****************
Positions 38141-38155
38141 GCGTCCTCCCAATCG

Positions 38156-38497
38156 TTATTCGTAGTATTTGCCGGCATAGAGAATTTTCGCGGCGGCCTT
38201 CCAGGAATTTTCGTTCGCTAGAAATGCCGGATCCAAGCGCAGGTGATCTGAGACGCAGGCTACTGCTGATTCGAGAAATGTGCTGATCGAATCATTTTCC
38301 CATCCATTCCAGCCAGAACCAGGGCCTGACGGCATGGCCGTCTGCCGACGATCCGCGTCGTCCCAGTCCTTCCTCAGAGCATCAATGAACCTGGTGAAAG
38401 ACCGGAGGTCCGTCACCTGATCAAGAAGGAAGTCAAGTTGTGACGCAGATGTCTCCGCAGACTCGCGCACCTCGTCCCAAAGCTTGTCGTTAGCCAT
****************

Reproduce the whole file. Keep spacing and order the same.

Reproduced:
Positions 38141-38155
38141 GCGTCCTCCCAATCG

Positions 38156-38497
38156 TTATTCGTAGTATTTGCCGGCATAGAGAATTTTCGCGGCGGCCTT
38201 CCAGGAATTTTCGTTCGCTAGAAATGCCGGATCCAAGCGCAGGTGATCTGAGACGCAGGCTACTGCTGATTCGAGAAATGTGCTGATCGAATCATTTTCC
38301 CATCCATTCCAGCCAGAACCAGGGCCTGACGGCATGGCCGTCTGCCGACGATCCGCGTCGTCCCAGTCCTTCCTCAGAGCATCAATGAACCTGGTGAAAG
38401 ACCGGAGGTCCGTCACCTGATCAAGAAGGAAGTCAAGTTGTGACGCAGATGTCTCCGCAGACTCGCGCACCTCGTCCCAAAGCTTGTCGTTAGCCAT